It’s easy to see why the XC60 is one of Volvo’s most popular models. This powerful new T5 version is a big step forward over the outgoing car, and blends strong performance with much better economy and emissions. However, it’s likely to remain a niche choice. Most customers will still opt for a diesel-engined variant, which is more suited to the compact SUV’s soft ride and sensible family appeal.
Sensible yet sporty, desirable yet practical... the Volvo XC60
attempts to cater for your every need. Up to now, it has struggled to live up to that promise, so can a powerful new engine help it fight off rivals from Audi and BMW?
The new T5 R-Design certainly looks the part. The styling draws together the best bits from across the Volvo line-up, seamlessly blending the muscular shape of the XC90 with the latest S60’s sleek nose. The LED lights front and rear and smart 18-inch alloys are particularly pleasing touches.
Video: watch CarBuyer's video review of the Volvo XC60
Inside, the trademark floating centre console curves towards the driver, and details such as the aluminium door inserts and two-tone dials help it stand out. Build quality is strong as well, although it’s not class leading.
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Under the bonnet is a new 2.0-litre four-cylinder turbo engine, sourced from Ford. Despite being smaller than the unit it replaces, it provides strong performance – taking the XC60 from 0-60mph in 7.6 seconds.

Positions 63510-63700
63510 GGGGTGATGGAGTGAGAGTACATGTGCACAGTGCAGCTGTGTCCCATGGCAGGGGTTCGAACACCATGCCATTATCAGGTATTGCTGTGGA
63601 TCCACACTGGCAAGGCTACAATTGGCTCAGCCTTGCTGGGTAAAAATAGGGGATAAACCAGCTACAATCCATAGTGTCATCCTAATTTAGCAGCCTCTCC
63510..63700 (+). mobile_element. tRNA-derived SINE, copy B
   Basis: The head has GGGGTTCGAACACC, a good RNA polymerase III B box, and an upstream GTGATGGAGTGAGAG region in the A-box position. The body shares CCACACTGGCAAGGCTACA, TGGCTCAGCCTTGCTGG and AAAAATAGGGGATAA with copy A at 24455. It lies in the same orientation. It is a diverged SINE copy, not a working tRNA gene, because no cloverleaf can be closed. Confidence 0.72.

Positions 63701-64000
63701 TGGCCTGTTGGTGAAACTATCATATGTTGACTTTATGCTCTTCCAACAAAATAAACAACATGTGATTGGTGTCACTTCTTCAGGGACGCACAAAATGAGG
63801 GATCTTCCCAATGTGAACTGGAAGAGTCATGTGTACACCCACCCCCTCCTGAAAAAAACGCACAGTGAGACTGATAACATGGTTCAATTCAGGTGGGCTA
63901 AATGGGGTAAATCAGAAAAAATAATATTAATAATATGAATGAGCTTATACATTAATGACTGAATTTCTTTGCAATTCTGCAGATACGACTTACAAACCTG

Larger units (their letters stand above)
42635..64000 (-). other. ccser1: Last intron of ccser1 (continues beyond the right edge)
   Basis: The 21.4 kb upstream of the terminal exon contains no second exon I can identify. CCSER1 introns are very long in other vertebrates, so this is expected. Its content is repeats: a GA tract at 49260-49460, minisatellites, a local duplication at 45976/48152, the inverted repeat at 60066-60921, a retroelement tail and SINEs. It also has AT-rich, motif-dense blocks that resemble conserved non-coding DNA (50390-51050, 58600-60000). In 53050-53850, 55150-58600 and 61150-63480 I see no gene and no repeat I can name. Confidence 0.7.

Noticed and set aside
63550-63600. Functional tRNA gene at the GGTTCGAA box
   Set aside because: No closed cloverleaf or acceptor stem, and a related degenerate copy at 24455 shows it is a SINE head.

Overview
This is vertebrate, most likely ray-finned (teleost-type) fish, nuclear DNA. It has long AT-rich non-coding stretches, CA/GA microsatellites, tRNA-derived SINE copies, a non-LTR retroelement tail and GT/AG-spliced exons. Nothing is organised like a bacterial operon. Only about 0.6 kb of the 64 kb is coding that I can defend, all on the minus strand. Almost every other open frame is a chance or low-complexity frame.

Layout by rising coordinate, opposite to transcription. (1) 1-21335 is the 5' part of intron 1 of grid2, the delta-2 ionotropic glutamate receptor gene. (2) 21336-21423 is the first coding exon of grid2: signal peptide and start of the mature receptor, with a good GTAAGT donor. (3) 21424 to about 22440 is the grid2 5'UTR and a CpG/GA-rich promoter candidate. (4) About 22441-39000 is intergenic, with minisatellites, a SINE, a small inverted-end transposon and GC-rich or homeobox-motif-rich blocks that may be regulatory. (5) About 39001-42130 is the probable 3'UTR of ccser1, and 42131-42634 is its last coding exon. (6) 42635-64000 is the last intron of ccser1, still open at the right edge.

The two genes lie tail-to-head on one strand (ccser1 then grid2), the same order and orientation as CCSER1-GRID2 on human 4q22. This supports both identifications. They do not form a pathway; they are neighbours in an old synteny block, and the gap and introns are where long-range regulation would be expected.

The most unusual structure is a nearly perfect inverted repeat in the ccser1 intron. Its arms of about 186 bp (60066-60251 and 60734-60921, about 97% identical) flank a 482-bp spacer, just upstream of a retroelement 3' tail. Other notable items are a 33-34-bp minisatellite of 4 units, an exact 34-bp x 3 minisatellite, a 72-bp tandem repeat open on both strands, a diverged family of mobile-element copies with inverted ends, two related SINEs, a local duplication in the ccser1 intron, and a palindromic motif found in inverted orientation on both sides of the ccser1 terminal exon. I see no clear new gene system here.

It doesn’t offer the characterful soundtrack of the five-cylinder it replaces, but customers will have few complaints about the lower running costs. As the T5 emits 198g/km, first year showroom tax is slashed by £125 to £425.
Paired with the dual-clutch auto, the 2.0-litre is a quiet and comfortable cruiser. Increase the pace, though, and cracks soon start to appear in the package. While initial body control is good, the steering is numb. The handling is set up to be safe rather than thrilling, and doesn’t enable you to exploit the engine’s full potential.
As you’d expect from a Volvo, safety kit is class leading. This includes a camera which detects imminent collisions in city traffic, and warns the driver. The XC60 is practical, too, with the flexible seat folding mechanism giving scope to increase the generous 455-litre boot capacity and carry awkward luggage.
Unfortunately, it’s difficult to see why buyers who are looking for a sporty SUV would opt for this over the D5 diesel version, which is nearly as fast but more economical.
Desirable SUV comes with a 208bhp 2.0-litre turbocharged petrol powerplant, allowing it to do 0-62mph in 7.2 seconds and return 32.8mpg. In sporty S Line trim it costs only £660 more.